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How a
decanter
centrifuge
works

Economical, efficient, comfortable

A decanter can be regarded as a sedimentation tank that is wound around an axis. In the sedimentation tank, the solid particles, which are heavier than the liquid, move to the bottom by gravity and form a sediment (solid phase) at the bottom of the tank. For example, a wine decanter can be understood as a kind of sediment vessel. In a centrifuge, the solid and liquid phases are separated by means of centrifugal acceleration. In the rotating bowl of the centrifuge, the solid particles, which have a higher density and are therefore heavier than the liquid, move outwards because of centrifugal force. The sediment is formed on the inner wall of the centrifuge bowl. Since centrifugal forces of approximately 3000 g are exerted in a centrifuge as opposed to 1 g in a gravitational field, the separation of the solid particles from the liquid is much faster and more efficient.

Decanter inlet

The product is fed into the inlet chamber of the decanter scroll through the centrally arranged feed pipe. From there, after gentle pre-acceleration, it passes through the distributor openings into the decanter bowl.

Cross section of a decanter centrifuge: The product enters the decanter bowl via the inlet pipe and the distributor. Here the solids settle on the inner wall of the bowl. The product enters the decanter bowl via the distributor and settles against the bowl inner wall.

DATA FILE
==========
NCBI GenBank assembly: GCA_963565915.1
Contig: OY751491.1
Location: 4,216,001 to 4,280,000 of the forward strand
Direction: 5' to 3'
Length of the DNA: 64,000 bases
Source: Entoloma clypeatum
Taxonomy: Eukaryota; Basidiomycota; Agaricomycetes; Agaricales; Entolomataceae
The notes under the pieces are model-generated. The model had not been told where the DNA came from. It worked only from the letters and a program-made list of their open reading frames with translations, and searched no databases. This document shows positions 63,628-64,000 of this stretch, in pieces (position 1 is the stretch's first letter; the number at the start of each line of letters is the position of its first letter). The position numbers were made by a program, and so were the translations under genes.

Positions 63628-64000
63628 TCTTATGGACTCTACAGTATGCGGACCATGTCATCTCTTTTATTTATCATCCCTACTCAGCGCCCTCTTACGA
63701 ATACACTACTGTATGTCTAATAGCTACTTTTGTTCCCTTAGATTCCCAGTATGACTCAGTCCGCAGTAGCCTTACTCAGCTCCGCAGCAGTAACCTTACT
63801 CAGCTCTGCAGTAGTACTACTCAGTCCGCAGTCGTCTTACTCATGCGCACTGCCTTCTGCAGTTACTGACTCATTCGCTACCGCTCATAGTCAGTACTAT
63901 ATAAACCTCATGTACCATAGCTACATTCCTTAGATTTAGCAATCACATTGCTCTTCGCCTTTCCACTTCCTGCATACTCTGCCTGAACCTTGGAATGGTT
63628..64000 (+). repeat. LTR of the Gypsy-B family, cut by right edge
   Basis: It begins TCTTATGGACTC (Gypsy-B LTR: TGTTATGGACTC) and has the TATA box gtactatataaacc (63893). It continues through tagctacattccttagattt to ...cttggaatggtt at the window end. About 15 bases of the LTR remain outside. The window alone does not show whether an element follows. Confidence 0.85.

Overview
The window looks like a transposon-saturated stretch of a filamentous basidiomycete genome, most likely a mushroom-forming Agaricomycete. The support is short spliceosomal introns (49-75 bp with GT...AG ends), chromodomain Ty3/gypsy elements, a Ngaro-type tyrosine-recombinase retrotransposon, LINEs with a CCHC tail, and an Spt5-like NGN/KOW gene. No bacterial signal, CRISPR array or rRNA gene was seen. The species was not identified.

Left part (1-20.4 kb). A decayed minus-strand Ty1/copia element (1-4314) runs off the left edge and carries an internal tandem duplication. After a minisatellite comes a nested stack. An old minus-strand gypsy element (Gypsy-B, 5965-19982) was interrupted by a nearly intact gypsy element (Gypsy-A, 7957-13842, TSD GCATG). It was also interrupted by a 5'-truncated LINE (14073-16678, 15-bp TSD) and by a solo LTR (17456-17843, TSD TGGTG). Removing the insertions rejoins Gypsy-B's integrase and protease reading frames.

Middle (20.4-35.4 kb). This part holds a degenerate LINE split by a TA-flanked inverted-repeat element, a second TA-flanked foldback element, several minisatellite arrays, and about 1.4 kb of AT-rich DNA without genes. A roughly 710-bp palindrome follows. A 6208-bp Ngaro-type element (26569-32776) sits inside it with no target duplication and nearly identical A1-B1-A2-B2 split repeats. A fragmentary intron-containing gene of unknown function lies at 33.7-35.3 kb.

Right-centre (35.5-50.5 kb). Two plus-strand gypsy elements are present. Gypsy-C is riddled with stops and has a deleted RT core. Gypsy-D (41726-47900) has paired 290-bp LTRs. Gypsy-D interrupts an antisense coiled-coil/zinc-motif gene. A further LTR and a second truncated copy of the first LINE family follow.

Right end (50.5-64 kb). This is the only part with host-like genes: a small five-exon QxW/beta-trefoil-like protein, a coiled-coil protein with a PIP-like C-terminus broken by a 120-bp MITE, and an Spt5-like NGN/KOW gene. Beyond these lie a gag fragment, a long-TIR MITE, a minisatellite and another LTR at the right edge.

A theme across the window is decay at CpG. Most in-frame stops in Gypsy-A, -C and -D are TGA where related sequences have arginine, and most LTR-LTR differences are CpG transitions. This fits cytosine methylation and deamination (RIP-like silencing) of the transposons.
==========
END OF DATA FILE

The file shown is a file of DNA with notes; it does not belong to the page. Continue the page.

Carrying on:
Decanter bowl

The decanter bowl has a cylindrical/conical shape and rotates at a pre-set speed optimally adjusted to the application. The slurry rotates within the bowl at the operating speed and forms a cylindrical layer at the bowl wall. Due to the higher density, the solids contained in the product settle on the inner wall of the bowl under the action of centrifugal force. The length of the cylindrical bowl section and the cone angle are selected to meet the specific requirements of an application.

The decanter scroll conveys the settled solids in the direction of solids discharge. The differential speed of the scroll is decisive for the residence time of the solids in the decanter bowl. The decanter scroll conveys the settled solids in the direction of solids discharge.

The decanter scroll

The decanter scroll rotates at a slightly different speed than the bowl and conveys the separated solids toward the conical end of the bowl. This differential speed determines the residence time of the solids in the decanter bowl. Residence time is a critical factor for cake dryness. It can be adjusted by changing the differential speed of the scroll thus providing optimal separation. Depending on the application and task, the scrolls are designed differently.

Solids discharge

Settled solids are ejected through ports at the conical end of the bowl into the solids housing and fall through the discharge chute.

Overflow weir

The clarified liquids (fluid phase) flow to the cylindrical end of the bowl where they exit over weir plates. In these openings there are very precisely adjustable weir plates (overflow weirs) with which the pond depth (liquid layer) in the bowl is adjusted. The liquid is collected in the drain housing and discharged without pressure.

Impeller (skimmer)

As an alternative to the overflow weir, the clarified liquid can also be discharged via an impeller and discharged from the bowl under pressure in a closed system. This eliminates the need for a separate chamber pump. A further developed variant, the adjustable impeller, allows infinitely variable adjustment of the pond depth during the run. This allows a fast and fine adjustment to changed conditions without having to take the Flottweg centrifuge out of operation.

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